Be present in your sessions: Clients deserve to have your full attention. Even if you’re having an off-day, aim to be mindful of your work. Clients are coming to you for support, and they might struggle to open up if they sense you’re distracted or agitated to be with them.
Clients may be more apprehensive to open up to therapists due to the inherent nature of being in this unique one-sided relationship. It can be difficult to share your innermost feelings with someone who doesn’t reveal much at all about themselves.
Regardless of your stance on self-disclosure, most people would agree that therapist authenticity is valuable. Clients generally value it when their therapists honestly express their feelings and reactions. They don’t want you to pretend to be someone you’re not.
In modeling authenticity, it’s also important to remember that you’re a human. Sometimes showing this humanness is invaluable to clients. Therapists can achieve this in multiple ways, including infusing humor, sharing relevant details about themselves, or engaging in creative interventions.
Collaborate Together on Treatment Goals
Even though you may think “going deeper” would be beneficial for the client’s well-being, not every client will feel the same way you do. Regardless of your personal beliefs, a client has a right to guide their treatment. What is most important to them? How do they most want to use this time together? What goals feel most essential?
Keep in mind that some clients will struggle to articulate their treatment intentions. Some might present completely disinterested in therapy, even if they show up time and time again. Others will have overly grandiose goals and may put pressure on you to help them fix their lives.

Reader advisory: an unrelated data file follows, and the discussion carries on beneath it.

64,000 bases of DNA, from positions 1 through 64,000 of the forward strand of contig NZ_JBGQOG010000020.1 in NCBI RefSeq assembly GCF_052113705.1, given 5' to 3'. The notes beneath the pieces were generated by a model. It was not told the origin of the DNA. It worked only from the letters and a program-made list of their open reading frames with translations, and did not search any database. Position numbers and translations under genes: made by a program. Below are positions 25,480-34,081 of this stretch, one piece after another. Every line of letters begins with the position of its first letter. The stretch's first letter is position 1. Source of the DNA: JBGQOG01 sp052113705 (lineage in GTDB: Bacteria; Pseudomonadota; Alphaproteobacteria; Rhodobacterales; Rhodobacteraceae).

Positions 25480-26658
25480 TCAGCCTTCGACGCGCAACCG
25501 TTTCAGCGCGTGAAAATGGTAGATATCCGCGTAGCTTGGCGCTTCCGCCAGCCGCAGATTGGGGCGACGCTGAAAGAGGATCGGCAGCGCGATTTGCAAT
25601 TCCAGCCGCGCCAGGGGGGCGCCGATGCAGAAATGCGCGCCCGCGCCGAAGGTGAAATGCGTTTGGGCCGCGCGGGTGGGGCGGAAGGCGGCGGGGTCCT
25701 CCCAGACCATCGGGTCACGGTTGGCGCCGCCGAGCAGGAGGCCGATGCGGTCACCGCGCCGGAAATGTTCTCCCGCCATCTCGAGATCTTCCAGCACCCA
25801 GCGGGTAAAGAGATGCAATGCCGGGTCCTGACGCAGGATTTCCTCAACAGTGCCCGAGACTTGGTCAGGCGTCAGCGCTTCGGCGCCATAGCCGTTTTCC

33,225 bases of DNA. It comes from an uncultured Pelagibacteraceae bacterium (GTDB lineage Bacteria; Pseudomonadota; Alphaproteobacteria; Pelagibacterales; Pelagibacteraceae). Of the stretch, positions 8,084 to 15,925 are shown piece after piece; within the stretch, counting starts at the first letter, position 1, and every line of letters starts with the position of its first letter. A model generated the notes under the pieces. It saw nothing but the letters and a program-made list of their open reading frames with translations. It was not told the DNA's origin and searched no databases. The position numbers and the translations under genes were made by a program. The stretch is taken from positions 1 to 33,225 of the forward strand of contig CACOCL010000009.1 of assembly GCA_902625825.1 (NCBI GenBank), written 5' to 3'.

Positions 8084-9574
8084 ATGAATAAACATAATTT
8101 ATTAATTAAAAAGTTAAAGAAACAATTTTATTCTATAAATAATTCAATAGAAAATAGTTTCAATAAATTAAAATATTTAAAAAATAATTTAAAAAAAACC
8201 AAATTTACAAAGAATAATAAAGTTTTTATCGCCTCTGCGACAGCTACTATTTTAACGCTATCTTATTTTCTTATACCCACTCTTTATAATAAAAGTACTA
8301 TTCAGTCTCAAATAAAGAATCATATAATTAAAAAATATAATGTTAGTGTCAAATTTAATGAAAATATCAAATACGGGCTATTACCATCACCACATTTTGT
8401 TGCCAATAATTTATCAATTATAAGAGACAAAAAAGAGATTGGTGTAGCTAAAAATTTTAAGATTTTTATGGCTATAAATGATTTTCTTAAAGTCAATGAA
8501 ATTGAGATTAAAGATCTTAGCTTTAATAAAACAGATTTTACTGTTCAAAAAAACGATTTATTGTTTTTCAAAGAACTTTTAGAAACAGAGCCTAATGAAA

When these situations happen, it’s important to embrace a more curious stance. What might they be getting out of your time together? What are you providing for them that other people aren’t? Is it possible that you have unrealistic goals for them- whereas they may simply want a place to vent or receive support? Do they understand how therapy really works?
It’s important to continue having conversations about what they want to get out of treatment and what they’re already getting out of treatment. You might realize that, even though you don’t think they’re opening up much, they think they’re being incredibly transparent!
Be Mindful of Your Own Countertransference
It may be worth exploring if your desire to have a client open up is a product of countertransference. For example, you might unknowingly project that their one-word answers reflect negatively on your competence. Or, their aloof behavior might remind you of someone in your life that you don’t like.
Regardless of your particular situation, it’s also helpful to consider which biases or feelings may be present in the room. You don’t need to be fully objective to be effective, but you do need to pay attention to when your thoughts are impacting the treatment process.
Keep in mind that countertransference isn’t bad or wrong. Every therapist experiences it, but it’s important to process and work through it when it’s impacting your therapeutic relationships. Consider talking about this specific case with a supervisor, case consultation group, or your own therapist if you need more feedback.
There’s no quick, guaranteed trick to get clients to open up in therapy. People are far more complicated than simple communication strategies.
Focus on what you can control. You are in charge of your presence, reactions, and skill set. It is the client’s choice to decide how much they want to reveal. It’s also up to them how and when they choose to tell you this information. The more you can trust the process, the easier the process inevitably becomes.